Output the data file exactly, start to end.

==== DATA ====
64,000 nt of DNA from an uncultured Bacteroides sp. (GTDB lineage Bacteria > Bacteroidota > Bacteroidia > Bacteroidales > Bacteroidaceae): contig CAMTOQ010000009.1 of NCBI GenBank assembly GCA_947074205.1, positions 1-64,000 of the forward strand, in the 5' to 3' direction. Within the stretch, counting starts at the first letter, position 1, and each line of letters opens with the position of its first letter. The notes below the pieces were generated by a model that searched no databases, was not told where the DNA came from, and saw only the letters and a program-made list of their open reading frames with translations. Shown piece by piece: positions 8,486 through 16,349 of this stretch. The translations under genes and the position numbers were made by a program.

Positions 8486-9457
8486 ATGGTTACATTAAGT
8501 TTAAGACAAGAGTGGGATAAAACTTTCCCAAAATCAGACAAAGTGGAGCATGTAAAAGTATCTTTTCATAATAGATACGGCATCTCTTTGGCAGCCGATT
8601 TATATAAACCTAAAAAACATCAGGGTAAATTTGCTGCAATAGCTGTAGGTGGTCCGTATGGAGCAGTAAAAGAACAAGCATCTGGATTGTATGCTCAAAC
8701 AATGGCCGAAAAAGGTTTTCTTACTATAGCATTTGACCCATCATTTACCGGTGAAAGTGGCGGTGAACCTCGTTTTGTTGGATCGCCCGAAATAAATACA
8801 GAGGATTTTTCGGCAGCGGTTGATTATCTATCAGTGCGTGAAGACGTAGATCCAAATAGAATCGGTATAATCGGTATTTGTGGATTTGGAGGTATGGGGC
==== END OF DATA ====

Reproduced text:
64,000 nt of DNA from an uncultured Bacteroides sp. (GTDB lineage Bacteria > Bacteroidota > Bacteroidia > Bacteroidales > Bacteroidaceae): contig CAMTOQ010000009.1 of NCBI GenBank assembly GCA_947074205.1, positions 1-64,000 of the forward strand, in the 5' to 3' direction. Within the stretch, counting starts at the first letter, position 1, and each line of letters opens with the position of its first letter. The notes below the pieces were generated by a model that searched no databases, was not told where the DNA came from, and saw only the letters and a program-made list of their open reading frames with translations. Shown piece by piece: positions 8,486 through 16,349 of this stretch. The translations under genes and the position numbers were made by a program.

Positions 8486-9457
8486 ATGGTTACATTAAGT
8501 TTAAGACAAGAGTGGGATAAAACTTTCCCAAAATCAGACAAAGTGGAGCATGTAAAAGTATCTTTTCATAATAGATACGGCATCTCTTTGGCAGCCGATT
8601 TATATAAACCTAAAAAACATCAGGGTAAATTTGCTGCAATAGCTGTAGGTGGTCCGTATGGAGCAGTAAAAGAACAAGCATCTGGATTGTATGCTCAAAC
8701 AATGGCCGAAAAAGGTTTTCTTACTATAGCATTTGACCCATCATTTACCGGTGAAAGTGGCGGTGAACCTCGTTTTGTTGGATCGCCCGAAATAAATACA
8801 GAGGATTTTTCGGCAGCGGTTGATTATCTATCAGTGCGTGAAGACGTAGATCCAAATAGAATCGGTATAATCGGTATTTGTGGATTTGGAGGTATGGGGC